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Corporate giants lay out red carpet for interns

| Friday, July 4, 2014, 8:57 p.m., Microsoft and Boeing sweeten already-lucrative job offers in Seattle with subsidized, furnished housing. Transportation is covered from anywhere in the country, including airport food, baggage fees and taxis. There's free breakfast and dinner, biweekly housekeeping, a private party with Macklemore and Deadmau5.

And that's just for the interns.

“We are all competing for those top students,” said Heidi Dowling, intern-program manager for university recruiting at Microsoft, “and what can we do to make our program stand out and what is attractive for a college student to spend their summer with Microsoft?”

Their strategies are working. More than 3,000 students have brought their talents to Seattle this summer to work at those three companies.

Dan Masi is a Seattle intern veteran.

One visit to a career fair at the University of Massachusetts-Amherst was enough to make an Amazon internship in Seattle his first choice last summer.

A computer-science and mathematics junior hailing from a Boston suburb, Masi worried about the challenge of moving across the country, especially for only 12 weeks.

“I think the little things — finding my own housing, dealing with flights, dealing with relocation — would've just been really difficult,” Masi said. “It would kind of push me to find something closer to home. It probably wouldn't have been my first choice.”

But Amazon recruiters were clear: Relocation wouldn't be an issue.

Amazon and Microsoft contract with ABODA, a Redmond, Wash.-based corporate housing company, to cater to interns. ABODA rents out rooms in more than 150 locations in Seattle, including apartment buildings, hotels and spare housing at the University of Washington.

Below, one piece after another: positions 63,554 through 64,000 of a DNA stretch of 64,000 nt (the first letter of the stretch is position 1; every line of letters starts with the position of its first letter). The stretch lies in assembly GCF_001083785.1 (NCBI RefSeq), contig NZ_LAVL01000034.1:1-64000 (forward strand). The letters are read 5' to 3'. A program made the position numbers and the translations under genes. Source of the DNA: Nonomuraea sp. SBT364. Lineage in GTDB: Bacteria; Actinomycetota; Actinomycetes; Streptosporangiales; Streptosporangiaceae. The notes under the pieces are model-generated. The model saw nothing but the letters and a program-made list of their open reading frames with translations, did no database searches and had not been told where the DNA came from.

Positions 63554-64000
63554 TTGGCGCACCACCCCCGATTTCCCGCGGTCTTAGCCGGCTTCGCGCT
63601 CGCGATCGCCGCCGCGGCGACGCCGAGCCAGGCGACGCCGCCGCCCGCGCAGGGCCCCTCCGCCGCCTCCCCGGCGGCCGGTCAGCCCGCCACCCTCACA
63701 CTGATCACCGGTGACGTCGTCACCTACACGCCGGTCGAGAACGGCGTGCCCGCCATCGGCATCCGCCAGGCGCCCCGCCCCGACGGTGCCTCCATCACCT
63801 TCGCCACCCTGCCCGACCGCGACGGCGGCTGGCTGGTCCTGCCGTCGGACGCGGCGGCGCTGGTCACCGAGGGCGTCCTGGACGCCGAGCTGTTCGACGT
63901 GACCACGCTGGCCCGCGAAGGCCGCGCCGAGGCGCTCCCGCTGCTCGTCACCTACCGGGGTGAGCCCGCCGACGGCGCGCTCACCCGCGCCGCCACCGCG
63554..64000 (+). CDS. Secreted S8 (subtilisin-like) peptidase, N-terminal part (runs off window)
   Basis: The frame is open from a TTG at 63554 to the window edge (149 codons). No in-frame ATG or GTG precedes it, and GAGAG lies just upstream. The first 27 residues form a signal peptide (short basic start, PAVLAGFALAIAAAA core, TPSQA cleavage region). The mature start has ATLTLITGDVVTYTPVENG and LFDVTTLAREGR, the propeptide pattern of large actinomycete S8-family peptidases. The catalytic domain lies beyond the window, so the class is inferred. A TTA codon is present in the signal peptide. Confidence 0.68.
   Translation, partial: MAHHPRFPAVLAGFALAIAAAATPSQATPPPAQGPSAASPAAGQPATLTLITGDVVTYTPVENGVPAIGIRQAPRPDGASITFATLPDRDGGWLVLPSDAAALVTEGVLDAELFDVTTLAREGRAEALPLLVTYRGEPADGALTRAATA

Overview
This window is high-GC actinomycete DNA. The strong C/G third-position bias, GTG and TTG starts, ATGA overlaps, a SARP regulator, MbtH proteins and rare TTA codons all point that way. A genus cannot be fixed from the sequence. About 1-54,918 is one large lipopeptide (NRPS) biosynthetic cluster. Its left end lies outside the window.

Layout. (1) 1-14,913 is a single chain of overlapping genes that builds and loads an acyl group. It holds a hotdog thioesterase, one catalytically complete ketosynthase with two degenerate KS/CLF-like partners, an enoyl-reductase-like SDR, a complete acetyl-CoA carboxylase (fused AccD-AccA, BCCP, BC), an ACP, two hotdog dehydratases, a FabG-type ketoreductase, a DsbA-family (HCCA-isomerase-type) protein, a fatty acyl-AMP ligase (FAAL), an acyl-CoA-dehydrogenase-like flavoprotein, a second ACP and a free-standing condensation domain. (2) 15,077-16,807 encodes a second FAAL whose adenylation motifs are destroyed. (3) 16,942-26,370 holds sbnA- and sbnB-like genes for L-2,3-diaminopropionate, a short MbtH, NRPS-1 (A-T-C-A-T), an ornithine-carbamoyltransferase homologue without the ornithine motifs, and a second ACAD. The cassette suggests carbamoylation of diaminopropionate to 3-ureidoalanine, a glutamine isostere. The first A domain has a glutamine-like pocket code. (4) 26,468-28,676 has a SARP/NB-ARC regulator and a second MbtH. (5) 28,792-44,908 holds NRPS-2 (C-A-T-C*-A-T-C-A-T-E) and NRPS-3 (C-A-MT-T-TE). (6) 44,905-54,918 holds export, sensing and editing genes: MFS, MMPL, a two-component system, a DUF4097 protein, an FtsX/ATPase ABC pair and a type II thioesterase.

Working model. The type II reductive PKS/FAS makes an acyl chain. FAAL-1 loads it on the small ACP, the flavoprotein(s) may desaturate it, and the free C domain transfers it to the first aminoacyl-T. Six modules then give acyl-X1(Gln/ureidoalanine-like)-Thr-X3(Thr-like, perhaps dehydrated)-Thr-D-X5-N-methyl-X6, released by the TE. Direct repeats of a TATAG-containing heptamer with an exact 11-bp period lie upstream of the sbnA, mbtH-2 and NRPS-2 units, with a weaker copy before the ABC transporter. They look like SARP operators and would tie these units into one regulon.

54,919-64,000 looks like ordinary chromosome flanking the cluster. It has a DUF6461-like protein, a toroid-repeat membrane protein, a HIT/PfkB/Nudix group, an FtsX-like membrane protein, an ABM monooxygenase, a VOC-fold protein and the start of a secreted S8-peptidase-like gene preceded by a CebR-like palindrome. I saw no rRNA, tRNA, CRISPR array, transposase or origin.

ABODA fully stocks rooms with televisions, bedding, towels, dishes, electronics and more. And it offers house­keeping and catering.

“It's basically turnkey,” said Marci Abinanti, vice president of corporate housing at ABODA.

Interns get quite a break: Corporate housing generally is subsidized.

Microsoft interns who choose housing over a housing lump-sum stipend of about $2,500 for the summer have three options: a studio for $550 a month, a one-bedroom for $900 or a two-bedroom with a roommate for $625. About 60 percent of the company's 1,600 Puget Sound interns choose corporate housing, with the rest taking the lump sum, said Dowling.

Lauren Kuan, a computer-science senior from Cornell University, chose to live in a two-bedroom apartment in Bothell during her internship at Micro­soft.

The 21-year-old interned at Goldman Sachs in New York City last year. There, she said, she received a small housing stipend but very little help finding a place to stay.

“You were completely thrown in on your own,” Kuan said.

As a program manager intern at Microsoft, Kuan opted for corporate housing in part to have a roommate. She drives a rental car courtesy of Microsoft for the freedom of exploring the Pacific Northwest.

“It shows that they really do care about employees and interns and so on,” Kuan said. “They want to make you very happy and make it very easy.”

Amazon and Boeing declined to offer specific details about the costs of their programs.